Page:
Greece's PM Papandreou addresses reporters during a news briefing at the Maximos mansion in Athens
Greek default is widely expected in the next year

Greece has become the lowest rated country in the world, falling behind nations such as Jamaica and Grenada after Standard and Poor's cut the country's rating by three notches. Greece now has a credit rating of CCC, down from its rating of B and it is expected to be reduced further. There is now growing frustration in Europe over the efforts being made by the Greek government with a default the most likely outcome.

On Monday, Greece's ten year bond yields jumped to more than seventeen per cent for the second time this year. Adding further concern for the European Central Bank will be the fact that Ireland has had highs of ten per cent and Portugal eleven in the past year. The German government and the European Central Bank are now in dispute as to what to what should be the next step for the heavily dependent nation. For a second bailout deal to happen, the two must agree to restructure Greece's debt as part of a new bailout package with private creditors heavily involved. The government in Berlin favours a far softer measure as this will make default all the more likely, raising severe concerns in Berlin.

The situation in Greece will raise further concerns across Europe as the country's government is under severe attack from opposition parties and the public. However, in a defiant statement, the Greek government has reacted angrily to the downgrade accusing Standard and Poor's of targeting the nation. It says the company has failed to take into account the measures the government has taken to refinance its debt. In a statement, the Greek Ministry of Finance said, "The decision ignores the intense consultations taking place currently between the same institutions and the IMF aimed at designing a viable solution that will cover the financing needs of Greece in the coming years."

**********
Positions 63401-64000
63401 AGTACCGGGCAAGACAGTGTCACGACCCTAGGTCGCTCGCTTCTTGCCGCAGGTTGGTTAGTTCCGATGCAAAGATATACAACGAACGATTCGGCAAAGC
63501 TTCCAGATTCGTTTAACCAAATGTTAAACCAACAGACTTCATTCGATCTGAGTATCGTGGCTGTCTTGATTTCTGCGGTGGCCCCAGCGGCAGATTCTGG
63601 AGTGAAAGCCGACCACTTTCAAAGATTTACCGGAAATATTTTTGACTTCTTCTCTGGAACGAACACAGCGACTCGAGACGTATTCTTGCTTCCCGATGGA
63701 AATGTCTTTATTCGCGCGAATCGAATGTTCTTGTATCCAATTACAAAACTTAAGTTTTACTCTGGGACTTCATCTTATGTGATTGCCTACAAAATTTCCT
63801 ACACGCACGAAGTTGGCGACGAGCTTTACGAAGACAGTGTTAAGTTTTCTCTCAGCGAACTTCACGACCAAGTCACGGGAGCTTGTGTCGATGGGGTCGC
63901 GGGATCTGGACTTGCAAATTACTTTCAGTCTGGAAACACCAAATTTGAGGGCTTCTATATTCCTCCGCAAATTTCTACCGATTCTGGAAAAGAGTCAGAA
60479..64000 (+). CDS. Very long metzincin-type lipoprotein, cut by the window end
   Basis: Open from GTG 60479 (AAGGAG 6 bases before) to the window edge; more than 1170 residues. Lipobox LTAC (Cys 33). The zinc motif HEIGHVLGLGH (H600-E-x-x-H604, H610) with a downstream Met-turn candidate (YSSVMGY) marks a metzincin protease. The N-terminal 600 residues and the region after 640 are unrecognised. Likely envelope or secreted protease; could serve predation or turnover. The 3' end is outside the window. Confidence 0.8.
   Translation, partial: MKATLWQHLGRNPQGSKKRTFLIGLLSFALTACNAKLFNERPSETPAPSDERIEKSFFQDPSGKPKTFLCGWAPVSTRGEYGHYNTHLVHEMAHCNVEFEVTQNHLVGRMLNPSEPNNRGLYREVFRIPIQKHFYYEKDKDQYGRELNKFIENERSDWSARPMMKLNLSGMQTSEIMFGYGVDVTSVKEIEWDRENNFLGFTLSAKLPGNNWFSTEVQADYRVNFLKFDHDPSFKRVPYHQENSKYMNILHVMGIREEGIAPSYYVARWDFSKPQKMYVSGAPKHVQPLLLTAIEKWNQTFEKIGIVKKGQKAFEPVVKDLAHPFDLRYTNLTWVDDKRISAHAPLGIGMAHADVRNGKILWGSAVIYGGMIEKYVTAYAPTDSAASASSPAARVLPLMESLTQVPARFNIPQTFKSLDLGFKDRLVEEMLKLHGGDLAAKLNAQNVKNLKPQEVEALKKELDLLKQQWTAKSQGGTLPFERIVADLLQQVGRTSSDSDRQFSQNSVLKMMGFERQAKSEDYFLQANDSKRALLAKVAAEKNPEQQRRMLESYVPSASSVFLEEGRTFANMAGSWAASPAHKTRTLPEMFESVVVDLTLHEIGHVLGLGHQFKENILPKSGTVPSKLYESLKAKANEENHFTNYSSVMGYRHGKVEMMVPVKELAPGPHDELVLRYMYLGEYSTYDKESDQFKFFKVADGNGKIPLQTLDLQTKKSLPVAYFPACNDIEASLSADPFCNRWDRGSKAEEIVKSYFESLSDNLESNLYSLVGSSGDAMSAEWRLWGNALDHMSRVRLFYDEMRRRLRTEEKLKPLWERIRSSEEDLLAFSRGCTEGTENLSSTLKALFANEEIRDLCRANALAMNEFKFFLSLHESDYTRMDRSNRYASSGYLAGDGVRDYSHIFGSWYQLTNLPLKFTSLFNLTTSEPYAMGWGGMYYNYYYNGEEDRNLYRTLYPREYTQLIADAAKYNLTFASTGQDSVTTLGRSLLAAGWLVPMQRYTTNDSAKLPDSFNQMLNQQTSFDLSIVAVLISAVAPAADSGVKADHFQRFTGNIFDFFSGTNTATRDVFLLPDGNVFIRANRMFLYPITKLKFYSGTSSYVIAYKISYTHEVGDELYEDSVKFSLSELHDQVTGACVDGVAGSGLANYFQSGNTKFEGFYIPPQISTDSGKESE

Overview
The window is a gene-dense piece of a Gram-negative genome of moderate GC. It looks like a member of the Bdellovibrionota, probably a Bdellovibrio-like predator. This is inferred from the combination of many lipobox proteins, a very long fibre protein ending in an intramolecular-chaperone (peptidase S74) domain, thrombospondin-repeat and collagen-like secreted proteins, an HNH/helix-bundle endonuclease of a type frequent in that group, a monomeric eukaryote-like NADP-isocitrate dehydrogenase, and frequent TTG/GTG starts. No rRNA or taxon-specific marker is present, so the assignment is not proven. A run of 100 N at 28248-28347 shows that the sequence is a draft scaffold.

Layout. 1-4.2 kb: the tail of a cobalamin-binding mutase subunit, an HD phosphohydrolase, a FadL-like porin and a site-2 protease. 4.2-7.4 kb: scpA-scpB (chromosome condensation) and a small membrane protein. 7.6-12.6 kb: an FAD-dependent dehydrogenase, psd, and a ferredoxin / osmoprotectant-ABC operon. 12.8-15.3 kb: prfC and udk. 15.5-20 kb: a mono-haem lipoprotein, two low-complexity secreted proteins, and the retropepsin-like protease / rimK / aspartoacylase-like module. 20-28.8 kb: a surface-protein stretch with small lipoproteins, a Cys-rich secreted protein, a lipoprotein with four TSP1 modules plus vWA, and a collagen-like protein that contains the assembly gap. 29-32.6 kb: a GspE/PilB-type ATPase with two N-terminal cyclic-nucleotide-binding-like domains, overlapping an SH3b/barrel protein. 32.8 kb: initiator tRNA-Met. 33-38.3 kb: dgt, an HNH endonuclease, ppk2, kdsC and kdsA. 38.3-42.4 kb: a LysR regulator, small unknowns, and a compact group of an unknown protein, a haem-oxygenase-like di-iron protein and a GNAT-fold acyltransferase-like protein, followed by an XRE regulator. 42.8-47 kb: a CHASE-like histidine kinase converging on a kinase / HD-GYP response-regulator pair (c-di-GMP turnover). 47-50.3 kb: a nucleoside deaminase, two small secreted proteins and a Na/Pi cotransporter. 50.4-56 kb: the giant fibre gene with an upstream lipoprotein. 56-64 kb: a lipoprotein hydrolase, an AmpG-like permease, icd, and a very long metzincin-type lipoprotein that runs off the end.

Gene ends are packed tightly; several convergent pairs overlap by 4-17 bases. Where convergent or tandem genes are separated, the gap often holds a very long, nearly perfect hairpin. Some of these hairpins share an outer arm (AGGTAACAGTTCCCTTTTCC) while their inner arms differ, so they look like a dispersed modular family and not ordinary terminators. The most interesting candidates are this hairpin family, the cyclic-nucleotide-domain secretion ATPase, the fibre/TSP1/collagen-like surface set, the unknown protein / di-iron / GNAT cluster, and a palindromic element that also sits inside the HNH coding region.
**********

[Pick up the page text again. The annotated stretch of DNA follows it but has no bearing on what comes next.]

The problems are mounting for the socialist government. Its austerity measures have been met with anger across the nation as they have been far deeper and far wider severe than what was expected. Opposition MP's have moved to block any further spending cuts or tax hikes in a move that could spell for the end for the leftist leaning government. Furthermore, a general strike is being organised for Wednesday as further EU funds will in turn lead to further cuts.

Greece's mounting debt crisis has alerted Republican senators to urge Barack Obama to block any deals between Greece and the International Monetary Fund. Senators John Cornyn and David Vitter have written an open letter to President Obama urging him to "actively and forcefully" oppose any IMF bailout loans to rescue debt-heavy Greece. The senators are looking to prevent US taxpayers' money from again being used by the IMF to bail out foreign nations that have made 'irresponsible spending decisions.' A second EU bailout looks the only real course for Greece, with a default expected at least once by 2013.